|Marianna Bassham (Astrid), Michael Gaston (Ash), |
Russell Harvard (Knox), Tad Cooley (Farhad)
Photo: Joan Marcus
Ash's son, Knox, is Deaf. Although he was brought up to speak and read lips, at the start of the play he will only converse in sign language, even though that leaves his mother, the over-ironically named Pleasant, out of the conversation. Knox is clean and sober (as is Ash). He is in love with Farhad, who is deaf but doesn't sign. (Lucas makes clear that there is a difference between Deaf and deaf, but it goes by quickly. His decision not to define or clarify the distinction makes sense, since this play is written for a Deaf audience as much as--if not more--than a hearing audience, though a bit of explanation might have helped the latter group without hurting the former.) Farhad is a drug user, and although Knox adores him, he will not actually become involved with him until he becomes clean and sober.
Other characters include Ash's mother, Carla, who learned sign language to communicate with Knox, and Mariama, a hearing friend of hers who signs fluently and joins the family on Thanksgiving to translate, mostly for the benefit of Pleasant. The character of Mariama also allows Lucas to add more discussion of religion and loss and belief to the play; unfortunately, she feels much more like a device than a person. But, in truth, only a few of the characters are fleshed out; the others are mouthpieces rather than people.
Ash, as the Job character, has much taken from him: his livelihood, his mother, his money, and his wife. Also, his son Knox loses a hand, which is of course an extra-enormous loss to someone who signs. Knox goes back to drugs and drinking. Farhad, who caused the accident that cost Knox his hand, gets clean and sober. With their roles reversed, soon Farhad is telling Knox that they can't be involved until Knox cleans up his act.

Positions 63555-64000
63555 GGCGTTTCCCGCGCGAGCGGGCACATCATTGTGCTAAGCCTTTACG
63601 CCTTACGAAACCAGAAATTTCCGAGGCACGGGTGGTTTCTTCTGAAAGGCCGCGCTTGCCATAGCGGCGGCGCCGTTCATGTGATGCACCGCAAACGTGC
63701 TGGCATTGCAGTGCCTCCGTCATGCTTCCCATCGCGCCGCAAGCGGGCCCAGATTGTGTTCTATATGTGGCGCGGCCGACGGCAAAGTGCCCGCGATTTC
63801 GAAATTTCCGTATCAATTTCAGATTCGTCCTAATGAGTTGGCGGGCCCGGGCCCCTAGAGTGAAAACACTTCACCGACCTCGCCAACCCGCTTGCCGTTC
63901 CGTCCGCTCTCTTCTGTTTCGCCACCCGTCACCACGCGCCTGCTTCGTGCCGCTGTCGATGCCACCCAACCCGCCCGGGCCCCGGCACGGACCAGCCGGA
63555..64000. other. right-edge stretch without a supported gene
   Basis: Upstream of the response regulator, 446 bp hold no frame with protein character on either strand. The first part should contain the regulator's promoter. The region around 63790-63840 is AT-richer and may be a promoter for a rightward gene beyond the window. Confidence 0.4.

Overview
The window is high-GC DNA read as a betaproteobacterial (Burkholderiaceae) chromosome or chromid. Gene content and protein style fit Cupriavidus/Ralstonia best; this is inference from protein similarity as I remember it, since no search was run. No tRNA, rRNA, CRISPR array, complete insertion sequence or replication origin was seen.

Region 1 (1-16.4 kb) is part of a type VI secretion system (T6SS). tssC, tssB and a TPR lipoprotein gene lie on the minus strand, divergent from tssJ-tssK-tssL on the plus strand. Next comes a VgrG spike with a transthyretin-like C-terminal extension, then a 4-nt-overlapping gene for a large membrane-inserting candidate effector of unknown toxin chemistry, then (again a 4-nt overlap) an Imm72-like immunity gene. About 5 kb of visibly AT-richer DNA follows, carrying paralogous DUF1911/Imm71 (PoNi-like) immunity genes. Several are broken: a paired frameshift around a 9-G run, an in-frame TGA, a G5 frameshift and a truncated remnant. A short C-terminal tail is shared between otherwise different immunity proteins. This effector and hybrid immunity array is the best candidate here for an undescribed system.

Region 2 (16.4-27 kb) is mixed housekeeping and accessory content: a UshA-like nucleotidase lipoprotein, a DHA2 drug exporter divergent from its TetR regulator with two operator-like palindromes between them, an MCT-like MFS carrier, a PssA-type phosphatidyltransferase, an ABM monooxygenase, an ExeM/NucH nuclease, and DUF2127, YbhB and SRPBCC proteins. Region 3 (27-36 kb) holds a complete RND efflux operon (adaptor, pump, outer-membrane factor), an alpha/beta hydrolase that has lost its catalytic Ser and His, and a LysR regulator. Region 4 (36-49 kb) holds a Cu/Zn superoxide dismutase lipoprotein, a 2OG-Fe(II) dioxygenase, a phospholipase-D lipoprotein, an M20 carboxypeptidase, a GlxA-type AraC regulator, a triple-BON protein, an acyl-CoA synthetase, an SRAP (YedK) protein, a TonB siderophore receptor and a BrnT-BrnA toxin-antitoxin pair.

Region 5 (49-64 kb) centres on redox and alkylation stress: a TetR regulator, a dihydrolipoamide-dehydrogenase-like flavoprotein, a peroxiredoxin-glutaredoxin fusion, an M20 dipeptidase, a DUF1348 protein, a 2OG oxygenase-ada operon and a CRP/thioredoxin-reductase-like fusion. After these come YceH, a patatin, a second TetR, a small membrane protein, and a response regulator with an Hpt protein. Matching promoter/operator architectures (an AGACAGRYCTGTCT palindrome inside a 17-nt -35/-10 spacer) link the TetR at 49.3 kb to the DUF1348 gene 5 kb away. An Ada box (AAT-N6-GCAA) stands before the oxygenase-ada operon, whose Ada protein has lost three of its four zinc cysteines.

The play ends when Farhad finds Knox in the bathtub, bleeding from having cut his artery right above the bandage on his handless arm. This is the scene as imagined by Astrid and Ash; in truth, we don't find out what happens to Knox. Indeed, we don't even know what happens in the made-up scene, since Knox has also taken a bunch of drugs, and although Farhad has stopped the bleeding, he seems oblivious to the fact that Knox may be slipping into a coma. You see, instead of monitoring Knox, he is quoting the bible at great length, in ASL, from the book of Job, natch.
|Lois Smith (Carla), Lisa Emery (Pleasant)|
Photo: Joan Marcus
Now, it is extremely possible that I'm taking it all too literally. The biblical quote may be more important than the plot, such as it is, and the fact that Farhad is now signing may also be more important. But here's the thing: I couldn't really concentrate of the whole speech since I was worried about Knox.
This is far from the only example of the show not following through on itself. In the very beginning, Astrid goes to the refrigerator and pulls out a sour carton of milk. We're supposed to understand that no one has used the fridge in a while, and we do. But then she just throws the carton in the trash. She doesn't dump the milk down the sink and wash out the carton; she just tosses it. A big deal? I guess not. But I just kept wondering how she could stand the smell as the milk soured further in the trash can.
Then there's the treatment of ASL. Pleasant and Farhad both seem to learn a rather large chunk of the language in a rather small period of time. Then, when Knox starts signing with one hand, his father understands him with no problem. As it happens, I once took an ASL class. A few weeks in, the teacher hurt his arm and had to wear a sling. When he spoke in ASL to the other teachers, they found it very difficult--and sometimes impossible--to understand him. This isn't a true analogy, since ALS isn't a word-by-word language, but it was as though a speaking person lost the ability to say half the alphabet.
I find this treatment of ASL oddly disrespectful of the language, even while the play is so devoted to it.
Also, in a show where the audience is receiving information through many channels, the direction sometimes fails to make sure the information is received. For example, while a tremendous amount of physical activity is happening in the corner of the stage, a chunk of critical dialogue passes by in supertitles. I only became aware of the dialogue as I caught the tail end.
Oh, and I didn't believe for a second that Pleasant would give her recently clean-and-sober son wine.
[end of spoilers]
I Was Most Alive With You is turbulent and tiring without being affecting. The characters are thin. The plot is awkward. The play keeps telling us that it's significant without letting us feel the significance. It's a message play that fails to effectively express its message by failing to effectively be a play.
(press ticket, fifth row)